More than one thousand mental health and scientific experts specializing in anxiety, depression, PTSD, and OCD will attend the Anxiety and Depression Conference 2015, sponsored by the Anxiety and Depression Association of America (ADAA). They will meet April 9–12 at the Hyatt Regency Miami, in Miami, Fla. Some of the most experienced and knowledgeable clinicians and researchers will discuss new scientific research and treatment approaches for mood and anxiety disorders.
Under the conference theme Translating Research, Innovating Practice, experts will present their findings and clinical experience. For more details, visit the ADAA website at adaa.org/conference.
Among more than 150 presentations, these topics will be presented:
- How Boston-area families function after the Marathon bombing
- Yoga for mental health
- What clinicians need to know about mobile mental health apps
- Couple-based PTSD therapy for returning veterans and their partners
- Anxiety and depression in people with autism spectrum disorder
- How parents can help their children who don’t want their help
New this year is a clinical practice symposium, “Addressing Treatment Resistance: When Good Treatment Is Not Enough.” Expert clinicians will present their perspectives on treating a very complex case of anxiety and depression, applying the best psychosocial and pharmacotherapy approaches.
World-renowned psychologist David Barlow, PhD, will deliver the Jerilyn Ross Lecture “Should We Be Treating Neuroticism Instead of Anxiety and Depression?” on Saturday morning. His clinical research focuses on understanding the nature of anxiety and depression and developing new treatments for emotional disorders. He has published more than 575 articles and chapters and more than 75 books, mostly in the area of the nature and treatment of emotional disorders.
A full-day workshop with Reid Wilson, PhD, “Changing the Anxious Mind — Rapidly,” will demonstrate a rapid-gain treatment model for panic disorder, social anxiety, phobias, and OCD.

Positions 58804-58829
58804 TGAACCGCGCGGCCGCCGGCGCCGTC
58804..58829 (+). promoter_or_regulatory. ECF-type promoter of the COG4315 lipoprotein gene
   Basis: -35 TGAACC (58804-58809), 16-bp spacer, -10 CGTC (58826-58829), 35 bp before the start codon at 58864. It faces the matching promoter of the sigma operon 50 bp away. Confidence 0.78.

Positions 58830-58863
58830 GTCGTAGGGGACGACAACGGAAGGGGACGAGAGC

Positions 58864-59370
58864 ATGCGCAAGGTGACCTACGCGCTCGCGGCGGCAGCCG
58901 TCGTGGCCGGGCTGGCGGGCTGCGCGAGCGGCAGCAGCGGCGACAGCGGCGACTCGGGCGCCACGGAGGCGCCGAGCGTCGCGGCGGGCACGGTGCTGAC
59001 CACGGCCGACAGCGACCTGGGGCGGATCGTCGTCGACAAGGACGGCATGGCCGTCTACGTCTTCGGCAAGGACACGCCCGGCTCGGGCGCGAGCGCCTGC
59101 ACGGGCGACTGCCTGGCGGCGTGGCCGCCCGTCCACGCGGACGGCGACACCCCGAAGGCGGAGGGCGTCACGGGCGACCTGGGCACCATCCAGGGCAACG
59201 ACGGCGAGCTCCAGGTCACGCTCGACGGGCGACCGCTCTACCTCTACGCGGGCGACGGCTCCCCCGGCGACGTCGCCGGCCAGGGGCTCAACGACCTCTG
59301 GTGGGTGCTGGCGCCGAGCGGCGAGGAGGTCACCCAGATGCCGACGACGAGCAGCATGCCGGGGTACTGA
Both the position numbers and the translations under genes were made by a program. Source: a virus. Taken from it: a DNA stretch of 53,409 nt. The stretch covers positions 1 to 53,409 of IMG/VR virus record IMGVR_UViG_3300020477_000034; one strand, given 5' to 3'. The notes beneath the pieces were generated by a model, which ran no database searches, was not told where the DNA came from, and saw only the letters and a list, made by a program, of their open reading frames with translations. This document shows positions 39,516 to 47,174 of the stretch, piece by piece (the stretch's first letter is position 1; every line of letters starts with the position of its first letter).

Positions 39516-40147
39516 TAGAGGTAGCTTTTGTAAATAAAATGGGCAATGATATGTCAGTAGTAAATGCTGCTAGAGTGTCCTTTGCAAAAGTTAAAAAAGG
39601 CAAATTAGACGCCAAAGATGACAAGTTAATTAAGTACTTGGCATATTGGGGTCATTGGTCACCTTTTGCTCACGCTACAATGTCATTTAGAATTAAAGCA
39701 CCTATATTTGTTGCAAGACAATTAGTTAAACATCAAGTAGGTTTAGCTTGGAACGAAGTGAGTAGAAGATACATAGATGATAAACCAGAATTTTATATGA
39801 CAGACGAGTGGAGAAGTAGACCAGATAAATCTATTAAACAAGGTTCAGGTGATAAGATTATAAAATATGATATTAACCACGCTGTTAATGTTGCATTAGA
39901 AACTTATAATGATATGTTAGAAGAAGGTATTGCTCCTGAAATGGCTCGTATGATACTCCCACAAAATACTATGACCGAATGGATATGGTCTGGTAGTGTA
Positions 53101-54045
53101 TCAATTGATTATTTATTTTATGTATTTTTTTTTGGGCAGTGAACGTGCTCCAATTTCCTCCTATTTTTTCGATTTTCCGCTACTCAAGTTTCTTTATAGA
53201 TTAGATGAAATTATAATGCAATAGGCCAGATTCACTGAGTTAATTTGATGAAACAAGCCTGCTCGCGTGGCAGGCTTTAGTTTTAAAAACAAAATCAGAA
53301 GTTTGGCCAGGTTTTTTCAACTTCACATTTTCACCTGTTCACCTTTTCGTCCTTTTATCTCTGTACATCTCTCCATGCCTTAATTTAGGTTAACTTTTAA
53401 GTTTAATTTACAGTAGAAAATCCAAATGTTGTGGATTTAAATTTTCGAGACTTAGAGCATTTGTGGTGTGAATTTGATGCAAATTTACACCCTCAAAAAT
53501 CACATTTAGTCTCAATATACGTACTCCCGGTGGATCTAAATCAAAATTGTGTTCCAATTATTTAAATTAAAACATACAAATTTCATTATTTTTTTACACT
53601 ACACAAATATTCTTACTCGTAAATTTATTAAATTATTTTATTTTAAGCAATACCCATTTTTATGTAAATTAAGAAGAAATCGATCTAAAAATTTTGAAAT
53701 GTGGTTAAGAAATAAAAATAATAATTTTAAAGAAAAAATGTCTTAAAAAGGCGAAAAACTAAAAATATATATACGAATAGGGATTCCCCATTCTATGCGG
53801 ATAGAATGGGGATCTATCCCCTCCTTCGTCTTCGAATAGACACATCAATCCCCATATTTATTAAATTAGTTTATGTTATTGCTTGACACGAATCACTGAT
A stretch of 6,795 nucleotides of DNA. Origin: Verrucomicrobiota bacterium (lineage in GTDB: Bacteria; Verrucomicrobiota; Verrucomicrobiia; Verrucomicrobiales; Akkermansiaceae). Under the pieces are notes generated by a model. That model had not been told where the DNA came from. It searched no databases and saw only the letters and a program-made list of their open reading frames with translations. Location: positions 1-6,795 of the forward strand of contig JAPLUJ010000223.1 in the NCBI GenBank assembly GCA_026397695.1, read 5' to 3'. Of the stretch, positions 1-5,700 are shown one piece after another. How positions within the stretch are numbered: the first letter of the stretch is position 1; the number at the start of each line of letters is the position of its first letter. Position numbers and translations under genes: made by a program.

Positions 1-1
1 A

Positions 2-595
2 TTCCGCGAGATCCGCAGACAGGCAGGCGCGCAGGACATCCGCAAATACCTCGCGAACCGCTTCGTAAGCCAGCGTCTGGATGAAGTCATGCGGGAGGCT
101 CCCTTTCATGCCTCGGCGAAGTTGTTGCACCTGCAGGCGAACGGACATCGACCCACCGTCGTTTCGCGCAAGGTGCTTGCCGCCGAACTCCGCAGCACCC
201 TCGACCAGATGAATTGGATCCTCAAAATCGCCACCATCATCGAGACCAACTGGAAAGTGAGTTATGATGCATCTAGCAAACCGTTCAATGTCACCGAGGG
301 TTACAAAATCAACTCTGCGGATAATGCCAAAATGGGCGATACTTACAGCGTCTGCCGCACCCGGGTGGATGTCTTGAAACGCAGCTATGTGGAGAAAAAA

Thirteen renowned master clinicians will present two-hour sessions on treatments for perfectionism, personality disorders, trauma, as well as compassion-focused therapy for anxiety and depression, and other topics.
The day prior to the conference an expert panel will convene for “Anxious Children in School: Becoming Part of the Solution,” on Wed. afternoon. This workshop is free and open to the public at the Hyatt Regency Miami. Three CE credits are available for $25.
George Koob, PhD, Director of the National Institute on Alcohol Abuse and Alcoholism (NIAAA), will present a plenary “The Intersection of Depression, Anxiety, and Addiction” on Friday morning. And Helen Mayberg, MD, will deliver the keynote address, “What Has Deep Brain Stimulation Taught Us About the Neurocircuitry of Depression?” on Thursday evening.
Many Miami-area experts will present talks, including Jill Ehrenreich-May, PhD, University of Miami; Eric Storch, PhD, University of South Florida; Phillip Seibell, MD, Rogers Behavioral Health-Tampa Bay; Jon Comer, Florida International University; Kiara Timpano, PhD, University of Miami; Vera Joffe, PhD, PA, in Coral Springs; Bruce Hyman, PhD, OCD Resource Center of Florida; and Jonathan Hoffman, PhD, Tara Zuckerman, PsyD, and Jason Spielman, PsyD, all of the NeuroBehavioral Institute in Weston.
Anxiety and Depresssive Disorders
Anxiety disorders are among the best understood brain disorders, with available effective evidence-based psychological and pharmacological treatments. These disorders interfere with daily functioning for 40 million adults in the U.S., and they are the most common mental illness in children, affecting one in eight. As many as two-thirds of adults with an anxiety disorder were undiagnosed or untreated as children. Anxiety disorders are considered gateway disorders because they often lead to other disorders, including depression, substance use and suicide attempts.
Depressive disorders affect about 19 million adults. More than 50 percent of people diagnosed with depression also have an anxiety disorder. Comorbid anxiety and depression account for the most disabling mental health disorders in the United States.
The media will have opportunities to interview experts and attend all sessions. A complete list of sessions and new-research posters, including abstracts, is available online.